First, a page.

The local nonprofit exhibits Fusion at the Purple People Bridge July 19–August 14, bringing student perspectives to the community.
Cameras have never been more accessible to young people, and yet it still takes practice and encouragement to learn the technical skills required to make good photographs and to develop as young artists. That’s why i.imagine, a nonprofit based out of Union, Kentucky, has focused its efforts on making professional-grade cameras available to high school students, and guiding them toward an exploration in finding a distinctive approach to their image making. The student group will exhibit their work at Fusion, a show presented on the Purple People Bridge, now through August 14, 2020.
“I can’t think of a better way for a child to show the beauty that’s inside of them than through a photograph,” says Shannon Eggleston, i.imagine’s founder and executive director. “They’re good at selfies,” she says. “They’re good at saying ‘Here’s how I feel and here’s a picture of me.’ ” But i.imagine takes that expression one step further and works to help students find their place in a community of artistic voices. “We try to stop and preserve the beauty in who they are right now and take a minute to celebrate that,” she says. “We also try to get them to pay attention to the world around them and how you can connect that to what’s inside of you as a human being. I want them to walk away with a strong, confident sense of self.”
Eggleston is a former photography teacher, and she carries that sentiment and practice to i.imagine, which she formed as a nonprofit in 2016 to extend her work to as many students as possible through an after-school photography club. Since then, i.imagine has delivered programming to nearly 1,000 local students. Says Eggleston: “I always tell the kids ‘It’s important for people to connect to you, because you’re important.”
The recent pandemic made that effort all the more pertinent—and difficult. The group had to postpone its original July 1 exhibition. “When we went to non-traditional instruction this past spring, we couldn’t connect with our students,” Eggleston says. So she and her team hit the road, literally driving around town with dozens of DSLR camera kits to deliver directly to student homes. “One thing that’s very important to our mission is that there will never be a barrier to a student having a camera in their hands,” Eggleston says. The students kept the cameras for a week and created images around a shared theme, Fusion, which is a direct response to these challenges designed to help students express ideas of community and connectivity. The images, 16-by-20-inch aluminum prints that the students will then get to take home, are exhibited alongside narrative and video biographies, linked with QR codes.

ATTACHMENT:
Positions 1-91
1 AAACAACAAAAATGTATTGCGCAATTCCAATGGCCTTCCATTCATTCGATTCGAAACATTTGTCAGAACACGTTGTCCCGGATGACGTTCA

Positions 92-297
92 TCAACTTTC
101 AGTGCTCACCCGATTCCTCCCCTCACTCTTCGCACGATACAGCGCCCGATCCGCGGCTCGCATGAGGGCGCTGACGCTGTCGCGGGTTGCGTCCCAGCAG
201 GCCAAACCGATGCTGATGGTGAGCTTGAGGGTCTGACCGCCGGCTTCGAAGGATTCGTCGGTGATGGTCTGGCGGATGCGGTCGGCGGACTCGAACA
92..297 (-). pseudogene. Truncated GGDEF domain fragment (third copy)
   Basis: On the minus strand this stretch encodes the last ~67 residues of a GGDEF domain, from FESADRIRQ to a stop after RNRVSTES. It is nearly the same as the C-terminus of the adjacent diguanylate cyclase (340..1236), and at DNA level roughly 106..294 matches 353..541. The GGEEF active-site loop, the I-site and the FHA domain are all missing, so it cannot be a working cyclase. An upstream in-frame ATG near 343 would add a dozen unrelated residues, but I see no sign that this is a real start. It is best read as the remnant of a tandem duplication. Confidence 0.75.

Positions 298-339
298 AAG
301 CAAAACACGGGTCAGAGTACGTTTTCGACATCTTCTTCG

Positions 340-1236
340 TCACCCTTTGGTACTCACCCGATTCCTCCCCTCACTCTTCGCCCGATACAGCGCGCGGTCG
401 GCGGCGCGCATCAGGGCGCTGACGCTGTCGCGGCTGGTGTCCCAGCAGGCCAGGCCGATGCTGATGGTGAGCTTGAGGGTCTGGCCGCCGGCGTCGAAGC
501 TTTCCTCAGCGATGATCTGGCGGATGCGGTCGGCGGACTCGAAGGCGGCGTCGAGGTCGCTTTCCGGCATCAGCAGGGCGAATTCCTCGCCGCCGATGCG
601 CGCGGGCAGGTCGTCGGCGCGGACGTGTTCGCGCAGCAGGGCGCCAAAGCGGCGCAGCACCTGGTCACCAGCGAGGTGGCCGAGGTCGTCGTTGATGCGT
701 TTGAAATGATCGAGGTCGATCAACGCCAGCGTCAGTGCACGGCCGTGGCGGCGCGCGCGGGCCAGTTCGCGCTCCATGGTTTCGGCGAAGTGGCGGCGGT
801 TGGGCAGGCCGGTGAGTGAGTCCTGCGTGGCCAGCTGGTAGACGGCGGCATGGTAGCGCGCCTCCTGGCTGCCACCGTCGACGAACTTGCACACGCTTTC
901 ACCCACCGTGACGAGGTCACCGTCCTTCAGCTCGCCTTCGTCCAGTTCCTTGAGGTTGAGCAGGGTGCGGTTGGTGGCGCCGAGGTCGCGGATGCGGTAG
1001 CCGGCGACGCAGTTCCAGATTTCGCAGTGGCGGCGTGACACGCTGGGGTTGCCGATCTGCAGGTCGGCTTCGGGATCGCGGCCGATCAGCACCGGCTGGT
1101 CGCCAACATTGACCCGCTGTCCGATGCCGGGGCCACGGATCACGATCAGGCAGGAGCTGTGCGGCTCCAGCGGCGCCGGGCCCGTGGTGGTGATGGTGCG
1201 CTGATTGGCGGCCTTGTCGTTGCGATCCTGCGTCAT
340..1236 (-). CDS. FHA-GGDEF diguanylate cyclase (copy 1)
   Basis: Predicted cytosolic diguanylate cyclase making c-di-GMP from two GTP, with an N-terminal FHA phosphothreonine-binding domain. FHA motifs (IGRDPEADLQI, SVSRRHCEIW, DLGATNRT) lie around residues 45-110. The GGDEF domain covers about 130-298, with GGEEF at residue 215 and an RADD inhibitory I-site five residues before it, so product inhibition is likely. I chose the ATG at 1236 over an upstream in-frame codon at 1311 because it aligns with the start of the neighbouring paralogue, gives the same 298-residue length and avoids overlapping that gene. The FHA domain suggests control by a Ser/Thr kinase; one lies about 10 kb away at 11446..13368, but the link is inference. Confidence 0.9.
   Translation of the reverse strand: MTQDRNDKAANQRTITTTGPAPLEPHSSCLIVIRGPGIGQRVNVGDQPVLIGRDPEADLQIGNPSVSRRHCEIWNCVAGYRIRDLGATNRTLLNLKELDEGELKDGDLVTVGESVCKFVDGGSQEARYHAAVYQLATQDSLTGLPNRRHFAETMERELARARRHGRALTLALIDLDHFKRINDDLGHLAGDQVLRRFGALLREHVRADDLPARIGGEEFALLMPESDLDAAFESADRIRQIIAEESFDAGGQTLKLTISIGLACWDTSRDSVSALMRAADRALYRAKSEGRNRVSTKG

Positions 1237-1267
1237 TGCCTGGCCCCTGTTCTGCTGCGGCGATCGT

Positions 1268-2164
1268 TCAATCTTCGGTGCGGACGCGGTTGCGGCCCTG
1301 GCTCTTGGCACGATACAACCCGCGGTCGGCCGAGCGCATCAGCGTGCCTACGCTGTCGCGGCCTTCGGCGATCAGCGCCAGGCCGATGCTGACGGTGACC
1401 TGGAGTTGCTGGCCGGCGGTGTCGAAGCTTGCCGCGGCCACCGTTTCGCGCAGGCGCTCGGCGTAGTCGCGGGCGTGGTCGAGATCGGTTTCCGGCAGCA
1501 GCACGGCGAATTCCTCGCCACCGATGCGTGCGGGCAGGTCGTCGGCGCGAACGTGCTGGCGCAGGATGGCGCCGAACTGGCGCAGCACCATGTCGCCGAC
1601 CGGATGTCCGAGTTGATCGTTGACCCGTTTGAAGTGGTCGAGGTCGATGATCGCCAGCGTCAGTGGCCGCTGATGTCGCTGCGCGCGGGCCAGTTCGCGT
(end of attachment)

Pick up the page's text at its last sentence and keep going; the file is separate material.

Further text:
These cameras represent artistic excellence to the students, but they also represent mutual respect and trust, concepts that are baked into i.imagine’s mission. “When you have a camera like that around your neck, people look at you differently,” Eggleston says. “We say, ‘You are worth it. We trust you and we want to see what you can do. We want to see what you can create.’ ”
Says one student: “When I’m behind the camera, I feel inspired, because I feel that my pictures are my words.”
Fusion, July 19–August 14, Purple People Bridge, iimaginephotography.org
FotoFocus collaborates—locally, nationally, and internationally—to present and support photography and lens-based projects that are accessible, enriching, and engaging to a diverse public. FotoFocus inspires conversations about the world through the art of photography and film, via its partnerships and signature programming including the FotoFocus Biennial, FotoFocus Symposium, FotoFocus Film Program, and FotoFocus Lecture and Visiting Artist Series.
As the Covid-19 pandemic reshaped our world, FotoFocus had to pivot. First, by pledging part of its 2020 Biennial budget to financially support more than 100 Participating Venues and Partners in the region’s art community through FotoFocus Emergency Art Grants, and further, by enhancing other pathways to support lens-based art and engage the public in accordance with its mission. The Lens—the FotoFocus editorial arm—is one such avenue.